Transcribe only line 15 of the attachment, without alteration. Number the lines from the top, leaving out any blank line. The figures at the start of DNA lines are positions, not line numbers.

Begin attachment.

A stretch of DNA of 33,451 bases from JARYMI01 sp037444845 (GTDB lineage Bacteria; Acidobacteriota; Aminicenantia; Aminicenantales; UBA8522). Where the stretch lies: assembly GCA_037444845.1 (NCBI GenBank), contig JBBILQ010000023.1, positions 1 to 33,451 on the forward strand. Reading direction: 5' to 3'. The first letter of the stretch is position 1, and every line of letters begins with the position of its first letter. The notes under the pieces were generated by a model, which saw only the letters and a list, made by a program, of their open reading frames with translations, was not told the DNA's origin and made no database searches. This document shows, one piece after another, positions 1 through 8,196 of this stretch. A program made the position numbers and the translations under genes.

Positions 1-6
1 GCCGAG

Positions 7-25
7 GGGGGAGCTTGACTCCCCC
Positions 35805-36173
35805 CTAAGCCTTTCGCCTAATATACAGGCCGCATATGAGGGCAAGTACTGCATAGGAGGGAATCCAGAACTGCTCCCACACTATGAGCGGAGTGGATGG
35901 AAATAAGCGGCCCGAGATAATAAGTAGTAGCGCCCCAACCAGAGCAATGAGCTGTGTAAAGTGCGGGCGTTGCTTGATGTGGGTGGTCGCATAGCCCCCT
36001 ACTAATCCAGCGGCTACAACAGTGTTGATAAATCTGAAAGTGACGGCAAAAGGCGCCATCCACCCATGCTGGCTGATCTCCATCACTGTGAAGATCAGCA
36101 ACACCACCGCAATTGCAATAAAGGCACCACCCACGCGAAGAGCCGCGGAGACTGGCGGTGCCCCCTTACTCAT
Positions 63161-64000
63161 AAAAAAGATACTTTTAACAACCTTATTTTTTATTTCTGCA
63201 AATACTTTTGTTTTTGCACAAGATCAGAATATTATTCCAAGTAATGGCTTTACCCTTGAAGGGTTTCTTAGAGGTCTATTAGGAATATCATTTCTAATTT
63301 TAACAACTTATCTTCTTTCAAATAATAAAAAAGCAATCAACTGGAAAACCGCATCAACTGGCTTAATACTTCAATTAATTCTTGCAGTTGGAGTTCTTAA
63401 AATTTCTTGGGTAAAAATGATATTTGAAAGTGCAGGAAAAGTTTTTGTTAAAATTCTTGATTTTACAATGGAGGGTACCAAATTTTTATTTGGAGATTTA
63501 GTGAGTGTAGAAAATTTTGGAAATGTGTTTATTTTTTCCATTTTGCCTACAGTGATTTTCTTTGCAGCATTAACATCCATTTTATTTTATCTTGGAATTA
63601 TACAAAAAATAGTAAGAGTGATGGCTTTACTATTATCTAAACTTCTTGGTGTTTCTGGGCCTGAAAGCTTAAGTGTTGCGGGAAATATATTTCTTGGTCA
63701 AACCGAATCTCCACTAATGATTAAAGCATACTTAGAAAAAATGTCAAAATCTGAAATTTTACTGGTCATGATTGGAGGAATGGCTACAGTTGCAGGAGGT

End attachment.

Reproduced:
63401 AATTTCTTGGGTAAAAATGATATTTGAAAGTGCAGGAAAAGTTTTTGTTAAAATTCTTGATTTTACAATGGAGGGTACCAAATTTTTATTTGGAGATTTA